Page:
Of course! Our successful applicants demonstrate their ability to do graduate theological study in a variety of ways, including their writing, letters of recommendation, grades, and professional and life experience. We review each application holistically, giving you the opportunity to use the various components of the application to make a case for your academic success at HDS.
We do not have a GPA (grade point average) minimum or a minimum GRE score. We review each application holistically. The various components of the application are intended to allow you to demonstrate, in a variety of ways, your academic preparation to engage in graduate-level theological study at Harvard Divinity School.
When possible, we suggest that you prepare and take the GRE once. If you choose to take the GRE a second or third time after ETS has sent us an official GRE score report, it is possible that the Admissions Committee will complete its review of your application before the additional scores arrive. If we receive multiple sets of scores from you before the application deadline, the Admissions Committee will consider all scores received. Remember, GRE scores are only valid for five years.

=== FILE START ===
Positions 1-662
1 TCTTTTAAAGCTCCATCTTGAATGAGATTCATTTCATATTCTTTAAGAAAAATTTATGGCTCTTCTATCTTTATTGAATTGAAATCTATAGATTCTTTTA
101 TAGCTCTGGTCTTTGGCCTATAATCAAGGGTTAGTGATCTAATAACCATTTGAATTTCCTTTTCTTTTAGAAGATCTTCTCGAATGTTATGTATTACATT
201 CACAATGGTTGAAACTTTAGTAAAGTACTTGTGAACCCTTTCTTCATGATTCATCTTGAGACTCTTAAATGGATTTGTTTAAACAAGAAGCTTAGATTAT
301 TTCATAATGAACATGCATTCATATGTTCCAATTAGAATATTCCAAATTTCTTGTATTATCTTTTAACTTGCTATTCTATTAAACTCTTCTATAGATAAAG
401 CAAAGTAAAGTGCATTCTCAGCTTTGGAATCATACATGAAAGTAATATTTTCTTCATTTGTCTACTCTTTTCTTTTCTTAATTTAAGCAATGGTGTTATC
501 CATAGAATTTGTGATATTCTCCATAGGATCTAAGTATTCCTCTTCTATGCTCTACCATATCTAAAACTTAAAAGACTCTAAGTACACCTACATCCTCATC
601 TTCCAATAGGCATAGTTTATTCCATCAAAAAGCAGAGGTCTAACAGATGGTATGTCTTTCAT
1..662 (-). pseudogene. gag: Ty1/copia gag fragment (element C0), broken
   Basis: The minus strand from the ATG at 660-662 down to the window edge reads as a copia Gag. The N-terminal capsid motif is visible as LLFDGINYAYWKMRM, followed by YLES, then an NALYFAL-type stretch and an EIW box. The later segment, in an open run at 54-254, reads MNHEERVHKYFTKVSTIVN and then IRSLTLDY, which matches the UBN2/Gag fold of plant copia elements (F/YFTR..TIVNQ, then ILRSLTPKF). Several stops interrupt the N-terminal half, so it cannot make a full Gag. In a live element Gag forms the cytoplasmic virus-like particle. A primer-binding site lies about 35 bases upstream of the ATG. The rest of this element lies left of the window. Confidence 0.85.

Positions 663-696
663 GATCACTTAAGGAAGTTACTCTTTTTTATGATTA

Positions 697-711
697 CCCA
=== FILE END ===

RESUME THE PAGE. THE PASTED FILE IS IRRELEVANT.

As early as possible! Once you have decided that HDS is one of the graduate schools where you would like to apply, you can begin immediately by: updating your résumé or curriculum vitae (CV), studying for the GRE, writing an initial draft of your statement of purpose, discussing your application plans with your recommendation providers, reviewing our application deadlines and policies, and researching outside scholarships and funding sources. Careful planning with respect to deadlines will allow you to put forth a thoughtful, cohesive application. You can find our online application and a complete list of application requirements on the How to Apply page. Once you create an online account, you can review the detailed application instructions, begin the process of applying for admission, and complete the rest of the application requirements.